Status of women in Pakistan extremely poor | Pakistan Today

Status of women in Pakistan extremely poor

The Pakistan Tehreek-s-Insaaf (PTI) paid tribute to the women of Pakistan in an event organised by the leading women of the party’s Insaaf Professional Forum. The event was held on the eve of the International Women’s Day that was observed all over the world on Wednesday.

The founder of the nation, Quaid-e-Azam Muhammad Ali Jinnah, repeatedly highlighted the importance of women in his speeches and said that no nation would progress if its women were not able to stand side by side with men in every field. However, the story is altogether different in Pakistan where women face innumerable hindrances in their lives, with 65 percent of them lacking access even to clean drinking water.

“The status of women is extremely poor in Pakistan. More than 40 percent of the women in our country have to face domestic violence at least once in their lives,” PTI Punjab General Secretary Dr Yasmin Rashid said.

She further stated that Pakistan ranked at 134 out of 135 on the list of countries in which the rights of women are suppressed, according to the Global Gender Gap report released at the World Economic Forum.

Dr Yasmin Rashid said that the enrollment of girls was extremely low in the primary and secondary school in comparison with boys. “Half a million children are out of school in Lahore and its surrounding areas and 0.35 million among them are girls,” she said.

Talking about the health facilities provided to women, she said that one woman dies due to the pregnancy complications every 20 minutes in Pakistan. “Around 55 percent of pregnant women in Pakistan do not have access to trained staff or lady health visitors and most of them give birth to their children at home,” Dr Yasmin Rashid said, who is one of the leading gynaecologists of the country and has served as the head of the obstetrics & gynaecology department at King Edward Medical University.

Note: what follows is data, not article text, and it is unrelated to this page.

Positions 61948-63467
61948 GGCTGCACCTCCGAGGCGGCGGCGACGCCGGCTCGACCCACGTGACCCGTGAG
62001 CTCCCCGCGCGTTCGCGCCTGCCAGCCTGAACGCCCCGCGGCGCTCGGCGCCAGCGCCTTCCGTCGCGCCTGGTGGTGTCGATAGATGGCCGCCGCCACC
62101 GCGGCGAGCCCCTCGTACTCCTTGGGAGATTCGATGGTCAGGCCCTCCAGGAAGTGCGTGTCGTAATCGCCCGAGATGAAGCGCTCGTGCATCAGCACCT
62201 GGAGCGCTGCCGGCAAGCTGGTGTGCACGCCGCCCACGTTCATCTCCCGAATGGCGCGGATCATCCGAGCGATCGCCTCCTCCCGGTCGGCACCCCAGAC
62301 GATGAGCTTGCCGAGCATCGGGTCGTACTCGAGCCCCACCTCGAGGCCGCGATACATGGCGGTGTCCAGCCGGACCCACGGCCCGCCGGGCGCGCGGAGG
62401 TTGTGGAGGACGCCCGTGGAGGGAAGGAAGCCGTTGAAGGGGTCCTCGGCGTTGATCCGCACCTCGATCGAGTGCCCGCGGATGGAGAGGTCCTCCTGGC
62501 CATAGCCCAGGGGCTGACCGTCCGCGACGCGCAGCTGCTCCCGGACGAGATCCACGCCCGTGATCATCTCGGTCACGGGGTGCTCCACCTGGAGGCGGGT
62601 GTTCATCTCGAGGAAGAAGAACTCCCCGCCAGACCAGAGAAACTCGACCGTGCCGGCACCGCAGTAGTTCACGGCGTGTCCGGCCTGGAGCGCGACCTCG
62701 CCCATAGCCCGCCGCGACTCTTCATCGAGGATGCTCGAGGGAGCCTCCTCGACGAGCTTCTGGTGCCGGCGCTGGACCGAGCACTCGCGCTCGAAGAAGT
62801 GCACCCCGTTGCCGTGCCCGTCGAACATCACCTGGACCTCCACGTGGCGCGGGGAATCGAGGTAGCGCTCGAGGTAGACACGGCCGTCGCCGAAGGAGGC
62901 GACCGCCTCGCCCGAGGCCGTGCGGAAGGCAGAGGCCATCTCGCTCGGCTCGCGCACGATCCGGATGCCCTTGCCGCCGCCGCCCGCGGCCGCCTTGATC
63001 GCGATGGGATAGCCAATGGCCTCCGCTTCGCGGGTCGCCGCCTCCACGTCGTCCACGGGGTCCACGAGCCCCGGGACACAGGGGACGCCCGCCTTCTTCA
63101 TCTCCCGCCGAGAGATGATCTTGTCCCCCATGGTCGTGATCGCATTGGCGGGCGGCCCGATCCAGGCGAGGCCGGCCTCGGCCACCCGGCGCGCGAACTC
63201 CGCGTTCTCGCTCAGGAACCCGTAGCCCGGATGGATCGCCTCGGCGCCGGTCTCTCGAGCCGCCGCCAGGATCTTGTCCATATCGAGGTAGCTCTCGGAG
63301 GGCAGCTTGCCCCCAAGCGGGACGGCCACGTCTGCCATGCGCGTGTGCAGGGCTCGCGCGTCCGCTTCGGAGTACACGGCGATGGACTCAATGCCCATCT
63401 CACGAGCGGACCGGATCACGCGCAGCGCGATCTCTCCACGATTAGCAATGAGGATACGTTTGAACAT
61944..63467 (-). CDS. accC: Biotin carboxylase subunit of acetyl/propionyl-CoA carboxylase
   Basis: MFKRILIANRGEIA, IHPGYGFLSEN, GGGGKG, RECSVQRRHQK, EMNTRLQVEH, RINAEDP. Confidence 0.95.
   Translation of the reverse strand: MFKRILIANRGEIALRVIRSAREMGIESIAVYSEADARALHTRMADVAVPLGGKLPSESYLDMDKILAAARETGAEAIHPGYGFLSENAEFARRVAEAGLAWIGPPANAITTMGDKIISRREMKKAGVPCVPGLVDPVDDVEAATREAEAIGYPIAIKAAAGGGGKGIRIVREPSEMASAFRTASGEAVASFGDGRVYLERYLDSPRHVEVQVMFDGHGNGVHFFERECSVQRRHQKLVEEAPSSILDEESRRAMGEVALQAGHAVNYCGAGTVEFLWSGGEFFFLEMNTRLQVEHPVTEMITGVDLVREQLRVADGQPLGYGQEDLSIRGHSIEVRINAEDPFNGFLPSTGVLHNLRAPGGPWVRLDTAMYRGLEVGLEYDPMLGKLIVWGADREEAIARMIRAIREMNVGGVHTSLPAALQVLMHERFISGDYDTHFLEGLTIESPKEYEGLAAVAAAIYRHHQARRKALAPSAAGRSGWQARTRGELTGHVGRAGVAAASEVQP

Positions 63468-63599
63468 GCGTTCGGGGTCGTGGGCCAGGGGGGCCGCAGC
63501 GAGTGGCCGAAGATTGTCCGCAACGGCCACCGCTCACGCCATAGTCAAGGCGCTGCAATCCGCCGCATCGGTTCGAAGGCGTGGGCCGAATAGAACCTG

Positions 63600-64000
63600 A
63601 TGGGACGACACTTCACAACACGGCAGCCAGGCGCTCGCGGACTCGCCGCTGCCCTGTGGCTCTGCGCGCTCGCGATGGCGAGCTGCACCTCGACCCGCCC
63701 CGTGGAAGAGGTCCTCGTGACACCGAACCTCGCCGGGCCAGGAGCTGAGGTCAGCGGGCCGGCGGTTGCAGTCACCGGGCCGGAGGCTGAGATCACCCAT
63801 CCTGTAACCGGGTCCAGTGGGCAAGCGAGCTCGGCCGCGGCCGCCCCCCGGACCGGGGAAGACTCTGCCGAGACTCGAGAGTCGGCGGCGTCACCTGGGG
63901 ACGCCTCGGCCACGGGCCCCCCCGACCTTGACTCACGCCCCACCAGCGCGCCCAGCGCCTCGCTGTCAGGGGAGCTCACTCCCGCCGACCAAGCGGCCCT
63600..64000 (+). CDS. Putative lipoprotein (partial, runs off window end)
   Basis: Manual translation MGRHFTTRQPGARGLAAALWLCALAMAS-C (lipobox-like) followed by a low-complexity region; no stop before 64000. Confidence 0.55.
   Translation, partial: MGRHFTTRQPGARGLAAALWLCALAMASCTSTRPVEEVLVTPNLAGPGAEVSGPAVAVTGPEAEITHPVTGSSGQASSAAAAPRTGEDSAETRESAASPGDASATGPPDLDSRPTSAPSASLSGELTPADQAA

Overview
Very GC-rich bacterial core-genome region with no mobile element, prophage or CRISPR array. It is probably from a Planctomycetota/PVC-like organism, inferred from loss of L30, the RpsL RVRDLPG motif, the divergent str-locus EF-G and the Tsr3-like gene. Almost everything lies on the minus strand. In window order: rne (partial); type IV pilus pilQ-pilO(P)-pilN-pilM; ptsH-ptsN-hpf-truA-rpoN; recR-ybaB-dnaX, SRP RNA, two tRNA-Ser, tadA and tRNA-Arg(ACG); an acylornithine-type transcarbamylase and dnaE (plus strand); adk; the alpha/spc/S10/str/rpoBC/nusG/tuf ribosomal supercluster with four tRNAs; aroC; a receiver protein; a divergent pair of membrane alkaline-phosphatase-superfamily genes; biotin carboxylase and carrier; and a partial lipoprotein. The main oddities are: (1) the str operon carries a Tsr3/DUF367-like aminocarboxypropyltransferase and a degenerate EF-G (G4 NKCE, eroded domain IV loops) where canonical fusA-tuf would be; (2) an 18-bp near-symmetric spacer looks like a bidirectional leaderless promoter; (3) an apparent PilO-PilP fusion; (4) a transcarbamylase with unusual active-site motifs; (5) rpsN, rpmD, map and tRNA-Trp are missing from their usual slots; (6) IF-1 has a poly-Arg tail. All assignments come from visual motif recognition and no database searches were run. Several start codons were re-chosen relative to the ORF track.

“The only way to uplift the status of women is to educate them. Every two women among three in Pakistan are illiterate. The infant mortality rate (IMR) was at its peak in Sri Lanka a few years ago but they managed it well. Currently, the current IMR in Sri Lanka is 6/1000 while in Pakistan the IMR is still 89/1000 today,” she said, adding that the government of Sri Lanka began an education program for mothers in order to decrease the IMR.

Another central leader of the PTI, Andleeb Abbas said that every woman must know her rights and it was imperative on her to fight for her rights. She told the audience her story of being brutally beaten by the police in November 2016 when Imran Khan announced his plan to lockdown the federal capital and the police launched a severe baton charge on PTI workers.

PTI Punjab MNA Shunila Ruth and a large number of working women participated in the event.



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